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Green Stormwater Infrastructure

Improperly managed stormwater runoff from urbanized areas can:

  • Damage streams
  • Cause significant erosion and flooding
  • Carry excessive nutrients, sediments, toxic metals, and other pollutants downstream

Green stormwater infrastructure is a network of natural and semi-natural systems that manage stormwater runoff by slowing the rate of water flow and filtering out harmful pollutants before they drain into waterways.

Commonly used practices include:

  • Rain gardens
  • Pervious pavement
  • Green roofs
  • Enhanced riparian areas
  • Naturalized infiltration basins
  • Bioswales

In addition to lowering the amount of pollutants in waterways, green stormwater infrastructure benefits community by:

  • Reducing the rate and flow of stormwater, which increases property values
  • Revitalizing community infrastructure
  • Improving air quality by reducing air pollution
  • Elevating the economic value of community parks, trails, and open spaces

Parks, trails, and other public amenities can be ideal places to implement green stormwater infrastructure because they are publicly owned and can easily be designed or retrofitted to incorporate green infrastructure practices mentioned previously.

Public places are seen not as a “nice thing to have,” but as a necessity for effectively and economically managing stormwater and meeting state and federal regulatory pollution requirements.

In recent years, communities are using the green infrastructure elements of their public lands to help meet their state and federal regulatory requirements for:

  • Stormwater management
  • Water pollution reduction
  • Sediment control

Planning for Green Infrastructure

A green infrastructure plan examines how communities function in their watershed and identifies specific locations where green infrastructure practices can:

  • Reduce combined sewer overflows
  • Reduce legacy sediments
  • Minimize flooding
  • Improve riparian habitat

Plans are developed with the guidance of a professional consultant. Planning entails extensive community outreach and education about stormwater management, best management practices, and green infrastructure.

Plans can include one or more municipalities, or address a specific property or project.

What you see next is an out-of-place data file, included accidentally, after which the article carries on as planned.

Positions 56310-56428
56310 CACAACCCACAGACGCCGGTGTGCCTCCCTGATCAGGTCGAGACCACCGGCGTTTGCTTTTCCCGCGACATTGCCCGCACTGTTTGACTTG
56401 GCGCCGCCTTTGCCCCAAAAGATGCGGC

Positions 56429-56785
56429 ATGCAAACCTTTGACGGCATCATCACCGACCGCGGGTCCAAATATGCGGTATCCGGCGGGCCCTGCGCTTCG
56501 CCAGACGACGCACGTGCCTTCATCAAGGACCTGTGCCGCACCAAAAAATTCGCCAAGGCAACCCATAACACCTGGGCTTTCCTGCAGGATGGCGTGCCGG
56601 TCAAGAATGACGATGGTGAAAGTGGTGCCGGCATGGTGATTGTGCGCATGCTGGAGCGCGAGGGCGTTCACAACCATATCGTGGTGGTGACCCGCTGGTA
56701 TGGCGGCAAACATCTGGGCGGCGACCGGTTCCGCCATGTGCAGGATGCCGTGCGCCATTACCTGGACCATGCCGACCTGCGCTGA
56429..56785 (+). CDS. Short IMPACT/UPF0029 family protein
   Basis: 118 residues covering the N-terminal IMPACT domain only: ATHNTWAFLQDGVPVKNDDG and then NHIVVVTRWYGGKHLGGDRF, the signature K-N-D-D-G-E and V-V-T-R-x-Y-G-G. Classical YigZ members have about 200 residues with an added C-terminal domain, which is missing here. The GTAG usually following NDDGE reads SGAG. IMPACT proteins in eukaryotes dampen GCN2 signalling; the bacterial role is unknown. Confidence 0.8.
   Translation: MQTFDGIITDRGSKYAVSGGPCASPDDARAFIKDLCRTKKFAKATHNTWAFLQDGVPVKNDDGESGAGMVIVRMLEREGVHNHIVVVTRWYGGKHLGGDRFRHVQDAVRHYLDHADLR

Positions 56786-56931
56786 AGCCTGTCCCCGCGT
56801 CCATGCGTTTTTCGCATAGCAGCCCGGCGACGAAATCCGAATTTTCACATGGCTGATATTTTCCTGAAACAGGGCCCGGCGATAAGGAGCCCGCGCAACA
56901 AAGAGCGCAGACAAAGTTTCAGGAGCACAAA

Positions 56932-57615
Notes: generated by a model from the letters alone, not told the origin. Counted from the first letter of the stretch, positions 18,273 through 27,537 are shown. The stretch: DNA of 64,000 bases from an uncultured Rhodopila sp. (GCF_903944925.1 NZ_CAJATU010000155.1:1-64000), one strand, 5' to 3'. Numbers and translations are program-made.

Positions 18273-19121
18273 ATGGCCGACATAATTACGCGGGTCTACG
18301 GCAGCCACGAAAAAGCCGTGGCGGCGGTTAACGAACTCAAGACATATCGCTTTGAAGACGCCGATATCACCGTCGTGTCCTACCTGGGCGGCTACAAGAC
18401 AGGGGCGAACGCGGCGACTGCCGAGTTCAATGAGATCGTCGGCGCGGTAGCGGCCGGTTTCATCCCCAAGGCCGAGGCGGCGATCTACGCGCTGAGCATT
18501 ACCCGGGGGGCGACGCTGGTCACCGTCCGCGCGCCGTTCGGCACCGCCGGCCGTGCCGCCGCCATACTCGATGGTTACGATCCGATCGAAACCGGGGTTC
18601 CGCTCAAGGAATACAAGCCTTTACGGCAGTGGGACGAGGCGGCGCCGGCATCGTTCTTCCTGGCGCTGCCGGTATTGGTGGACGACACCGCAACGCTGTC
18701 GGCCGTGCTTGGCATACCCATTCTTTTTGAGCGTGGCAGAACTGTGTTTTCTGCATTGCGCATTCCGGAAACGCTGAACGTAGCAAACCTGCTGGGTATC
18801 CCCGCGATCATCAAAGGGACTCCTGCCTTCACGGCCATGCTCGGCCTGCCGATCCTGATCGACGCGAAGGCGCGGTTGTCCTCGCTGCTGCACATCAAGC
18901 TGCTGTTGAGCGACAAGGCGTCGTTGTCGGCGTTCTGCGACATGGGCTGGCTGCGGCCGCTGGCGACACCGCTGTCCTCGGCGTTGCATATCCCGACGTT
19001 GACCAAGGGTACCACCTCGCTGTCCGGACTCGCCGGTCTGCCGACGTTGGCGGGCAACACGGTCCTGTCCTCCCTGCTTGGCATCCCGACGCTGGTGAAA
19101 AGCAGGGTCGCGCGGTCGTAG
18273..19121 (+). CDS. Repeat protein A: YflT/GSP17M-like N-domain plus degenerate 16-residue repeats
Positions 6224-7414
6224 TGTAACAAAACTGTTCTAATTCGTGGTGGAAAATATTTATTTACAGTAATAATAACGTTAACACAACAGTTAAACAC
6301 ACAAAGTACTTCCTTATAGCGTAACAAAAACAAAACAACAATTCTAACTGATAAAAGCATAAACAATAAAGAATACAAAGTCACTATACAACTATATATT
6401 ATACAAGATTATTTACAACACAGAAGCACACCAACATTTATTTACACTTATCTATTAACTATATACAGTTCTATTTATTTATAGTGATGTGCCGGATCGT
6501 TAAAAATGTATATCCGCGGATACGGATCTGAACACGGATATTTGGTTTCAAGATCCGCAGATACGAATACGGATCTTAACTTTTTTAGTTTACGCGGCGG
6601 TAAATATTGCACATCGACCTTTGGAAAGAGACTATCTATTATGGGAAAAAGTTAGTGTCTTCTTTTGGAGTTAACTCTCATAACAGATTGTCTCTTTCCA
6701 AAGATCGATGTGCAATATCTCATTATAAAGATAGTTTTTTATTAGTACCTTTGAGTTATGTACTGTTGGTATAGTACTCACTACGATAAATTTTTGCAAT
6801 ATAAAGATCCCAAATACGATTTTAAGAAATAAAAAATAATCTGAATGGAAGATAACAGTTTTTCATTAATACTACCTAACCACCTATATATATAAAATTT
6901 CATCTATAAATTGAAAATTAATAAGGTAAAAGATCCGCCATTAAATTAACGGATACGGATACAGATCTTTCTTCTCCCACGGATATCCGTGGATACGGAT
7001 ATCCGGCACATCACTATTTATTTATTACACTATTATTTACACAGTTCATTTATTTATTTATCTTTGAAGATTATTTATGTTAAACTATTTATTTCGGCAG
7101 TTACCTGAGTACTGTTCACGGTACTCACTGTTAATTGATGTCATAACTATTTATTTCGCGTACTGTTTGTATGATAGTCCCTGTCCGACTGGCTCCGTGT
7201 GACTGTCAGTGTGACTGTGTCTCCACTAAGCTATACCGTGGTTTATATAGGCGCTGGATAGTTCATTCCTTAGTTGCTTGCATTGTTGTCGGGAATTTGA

Green infrastructure plans include a prioritized list of demonstration projects and, in some cases, site plans for these sites, associated costs, and potential funding sources.

Examples of specific local Pennsylvania parks that have used green infrastructure to leverage multiple funding sources include:

  • Wrightsville Borough’s Riverfront Park
  • Carlisle Borough’s Stormwater Park
  • Lebanon City’s Coleman Park
  • York Township’s Stump Park
  • Lancaster City’s Brandon Park

Examples of municipal green infrastructure plans include:

Funding for Green Infrastructure

Green stormwater infrastructure is multifunctional by assisting communities with meeting their state and federal permit requirements, and being used as a tool to holistically revitalize communities.

Green infrastructure can be built into many public infrastructure projects, including:

  • Park development
  • Road improvements
  • Sidewalks
  • Plazas
  • Alleyways

Each of these types of infrastructure has funding sources available from various state and federal agencies, nonprofit organizations, and foundations.

Pennsylvania municipalities can leverage various sources of funding to manage stormwater and revitalize their public infrastructure with minimum local financial contribution.

Potential funding sources for green infrastructure include:

Green Stormwater Infrastructure Resources

The Department of Conservation and Natural Resources’ Bureau of Recreation and Conservation supports green infrastructure planning and implementation and has collected resources to help communities implement green stormwater infrastructure projects:

Cost Benefit Analysis

A collection of calculators, tools, models, and factsheets to assist with the decision of whether to install green infrastructure on your site.